What is HIIT?

HIIT Stands for HighIntensity Interval Training.

The counterpart to this exercise is endurance training. This type includes jogging or running. They are typically longer sessions that don’t increase your heart rate to near your maximum rate.

Jogging is the best example because these workout sessions are generally longer, and work at around 40-60% of your maximum heart rate with minimal rest periods. This is known as aerobic exercise because it is “in the presence of oxygen.” I will explain more about that.

High-intensity Interval Training is a bit different. Rather than longer periods of light exercise, it requires much more intense exercise within a shorter time frame. This would include sprinting, because you cannot maintain a full sprinting speed for very long before your body needs to stop.

This is anaerobic exercise, because your body is unable to keep up with the oxygen demand that you are putting it through. Furthermore, it is when your body is producing lactic acid at a faster rate than that acid is being removed.

The two keys here are maintaining high intensity during your workout periods, and keeping the recovery periods as short as possible. This is what makes HIIT an anaerobic exercise.

Your muscle cells are unable to keep up with the oxygen demand, so your metabolism spikes in order to keep up. This means your body is desperately trying to burn fat in order to keep functioning.

These are the differences, but what are the benefits?

Benefits of HIIT

Fat Burning

This is the main benefit that people seek from HIIT.

Conventional thinking would tell you that running is one of the best ways to lose weight. While running is great, and one of my favorite exercises, this is not entirely true.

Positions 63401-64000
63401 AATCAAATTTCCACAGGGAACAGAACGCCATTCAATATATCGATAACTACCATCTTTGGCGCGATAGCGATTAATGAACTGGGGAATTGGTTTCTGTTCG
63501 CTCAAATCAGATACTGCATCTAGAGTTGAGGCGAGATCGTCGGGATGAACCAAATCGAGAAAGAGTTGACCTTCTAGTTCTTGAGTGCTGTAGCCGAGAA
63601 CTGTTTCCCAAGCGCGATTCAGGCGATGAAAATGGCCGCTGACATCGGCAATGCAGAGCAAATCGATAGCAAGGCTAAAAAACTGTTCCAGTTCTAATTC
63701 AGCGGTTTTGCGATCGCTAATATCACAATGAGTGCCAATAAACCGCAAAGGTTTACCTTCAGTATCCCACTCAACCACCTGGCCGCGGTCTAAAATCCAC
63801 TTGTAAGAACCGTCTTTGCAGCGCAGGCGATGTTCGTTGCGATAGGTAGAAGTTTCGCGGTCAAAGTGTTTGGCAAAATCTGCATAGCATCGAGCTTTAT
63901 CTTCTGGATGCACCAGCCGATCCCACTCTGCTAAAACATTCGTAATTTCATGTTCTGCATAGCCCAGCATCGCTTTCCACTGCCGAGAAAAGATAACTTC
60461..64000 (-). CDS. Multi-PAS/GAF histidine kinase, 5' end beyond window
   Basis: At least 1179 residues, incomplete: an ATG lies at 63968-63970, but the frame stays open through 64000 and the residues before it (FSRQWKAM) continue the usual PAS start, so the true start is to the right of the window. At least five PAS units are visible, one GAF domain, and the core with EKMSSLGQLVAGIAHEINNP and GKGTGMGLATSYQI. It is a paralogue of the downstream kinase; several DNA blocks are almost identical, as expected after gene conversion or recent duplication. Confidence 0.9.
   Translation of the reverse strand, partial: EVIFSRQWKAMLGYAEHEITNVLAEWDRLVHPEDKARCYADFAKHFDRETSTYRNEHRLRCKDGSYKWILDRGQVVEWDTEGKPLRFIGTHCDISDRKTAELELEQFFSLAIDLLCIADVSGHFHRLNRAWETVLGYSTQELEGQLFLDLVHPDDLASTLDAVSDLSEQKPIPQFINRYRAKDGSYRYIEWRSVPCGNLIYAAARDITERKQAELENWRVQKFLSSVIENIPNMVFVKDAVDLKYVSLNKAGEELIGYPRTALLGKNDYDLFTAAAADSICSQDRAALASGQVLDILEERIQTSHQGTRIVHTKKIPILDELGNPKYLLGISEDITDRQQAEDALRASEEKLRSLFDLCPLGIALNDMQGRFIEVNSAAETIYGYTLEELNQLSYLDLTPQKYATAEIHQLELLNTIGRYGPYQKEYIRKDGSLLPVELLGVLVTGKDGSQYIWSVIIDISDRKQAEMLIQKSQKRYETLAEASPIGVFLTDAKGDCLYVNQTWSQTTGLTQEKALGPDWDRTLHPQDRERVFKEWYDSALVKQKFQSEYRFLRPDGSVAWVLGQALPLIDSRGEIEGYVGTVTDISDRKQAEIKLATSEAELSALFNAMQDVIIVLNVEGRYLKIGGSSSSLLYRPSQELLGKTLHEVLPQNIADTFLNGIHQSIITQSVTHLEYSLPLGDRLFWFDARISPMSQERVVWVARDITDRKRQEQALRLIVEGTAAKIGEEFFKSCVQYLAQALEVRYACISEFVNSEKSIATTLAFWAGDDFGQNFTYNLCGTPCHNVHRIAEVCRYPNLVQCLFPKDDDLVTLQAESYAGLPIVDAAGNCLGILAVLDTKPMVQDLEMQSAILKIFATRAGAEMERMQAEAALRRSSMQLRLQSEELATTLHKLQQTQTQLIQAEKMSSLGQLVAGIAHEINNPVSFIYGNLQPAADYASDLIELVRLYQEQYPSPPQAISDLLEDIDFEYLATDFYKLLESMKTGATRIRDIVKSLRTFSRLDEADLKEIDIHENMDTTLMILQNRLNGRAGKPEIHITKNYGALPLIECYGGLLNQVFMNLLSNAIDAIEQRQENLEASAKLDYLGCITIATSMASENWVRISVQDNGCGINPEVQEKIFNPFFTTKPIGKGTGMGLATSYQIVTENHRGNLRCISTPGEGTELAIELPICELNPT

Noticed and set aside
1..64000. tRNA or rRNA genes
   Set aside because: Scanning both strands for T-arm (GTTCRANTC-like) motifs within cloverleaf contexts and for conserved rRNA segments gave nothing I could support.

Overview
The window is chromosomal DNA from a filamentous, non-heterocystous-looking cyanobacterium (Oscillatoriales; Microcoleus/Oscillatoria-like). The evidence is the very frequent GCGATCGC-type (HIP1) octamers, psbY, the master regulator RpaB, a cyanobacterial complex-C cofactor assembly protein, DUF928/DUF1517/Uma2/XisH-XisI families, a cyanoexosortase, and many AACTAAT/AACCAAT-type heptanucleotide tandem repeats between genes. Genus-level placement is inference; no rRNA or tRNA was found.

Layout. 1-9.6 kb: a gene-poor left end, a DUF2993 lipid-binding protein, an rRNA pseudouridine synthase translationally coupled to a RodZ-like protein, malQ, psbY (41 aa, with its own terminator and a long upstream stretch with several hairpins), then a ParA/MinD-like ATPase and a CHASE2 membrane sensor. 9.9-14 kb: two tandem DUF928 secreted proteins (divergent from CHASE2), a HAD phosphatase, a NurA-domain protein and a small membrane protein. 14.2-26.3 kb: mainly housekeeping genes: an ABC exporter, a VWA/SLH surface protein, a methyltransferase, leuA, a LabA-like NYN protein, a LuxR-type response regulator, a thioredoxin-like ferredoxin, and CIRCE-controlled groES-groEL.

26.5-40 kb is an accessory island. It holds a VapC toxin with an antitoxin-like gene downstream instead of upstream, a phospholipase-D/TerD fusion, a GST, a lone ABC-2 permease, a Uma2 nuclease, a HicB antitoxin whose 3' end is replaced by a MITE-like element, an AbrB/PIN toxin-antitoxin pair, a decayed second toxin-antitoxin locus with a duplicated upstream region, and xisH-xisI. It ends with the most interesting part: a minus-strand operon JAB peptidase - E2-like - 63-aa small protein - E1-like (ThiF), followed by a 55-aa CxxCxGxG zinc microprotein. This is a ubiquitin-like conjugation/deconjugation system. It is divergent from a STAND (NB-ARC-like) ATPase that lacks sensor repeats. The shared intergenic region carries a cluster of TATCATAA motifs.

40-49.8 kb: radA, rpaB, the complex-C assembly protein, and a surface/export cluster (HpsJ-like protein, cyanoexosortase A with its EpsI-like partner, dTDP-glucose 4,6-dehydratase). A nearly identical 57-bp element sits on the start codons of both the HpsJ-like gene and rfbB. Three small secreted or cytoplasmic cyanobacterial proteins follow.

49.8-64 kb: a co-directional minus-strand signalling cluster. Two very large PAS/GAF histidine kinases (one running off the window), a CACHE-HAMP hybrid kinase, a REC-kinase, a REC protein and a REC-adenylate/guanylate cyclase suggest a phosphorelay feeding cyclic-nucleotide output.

First, varying your workouts will help you lose weight because your body will not be able to completely adapt to what you do. If you do the exact same exercise every single day, your body will adapt and you will plateau.

HIIT is different, because it quickly depletes your bodies energy pools, mainly oxygen and phosphate pools. To replenish these, your metabolism responds by spiking.

This metabolism spike means your body is trying to break down fat in order to keep its energy levels high. The short recovery periods helps your metabolism stay high, and keeps your body in a state “without oxygen.”

Why is this beneficial?

Excess Post-Workout Oxygen Consumption (EPOC)

This is the beauty behind HIIT.

EPOC is the main contributing factor that causes HIIT to be so efficient in burning fat. As I mentioned, the high intensity draws large amounts of energy from your muscles, mainly in the form of oxygen.

This massive oxygen expenditure causes the metabolism spike, which consequently burns fat.

EPOC comes in after your workout. After intense training, your body is still depleted of its energy stores. Your metabolism can stay at an elevated level for up to 24 hours after your workout. This means that as you sit down after your workouts, your body is burning more calories while resting than it normally would.  

This is the point of HIIT, your body begins to be more efficient at exercise. Your cells are better prepared to convert the oxygen you huff and puff while working out into ATP, which is cellular energy.

This will increase your endurance, improve heart health, and aid in fat loss.

HIIT is a Time Saver

HIIT is also great for those of us who have busy lives.

You know the suggestion that we should be active one hour per day to remain healthy. For example, running or jogging. These workouts require far more time to achieve the same goals as HIIT.

Whereas you could jog an hour per day, You could do an hour of HIIT per week and see similar results.

It is recommended to keep your HIIT sessions to around 20 – 30 minutes. When you’re beginning HIIT, it is wise to keep it around at one of these sessions per week.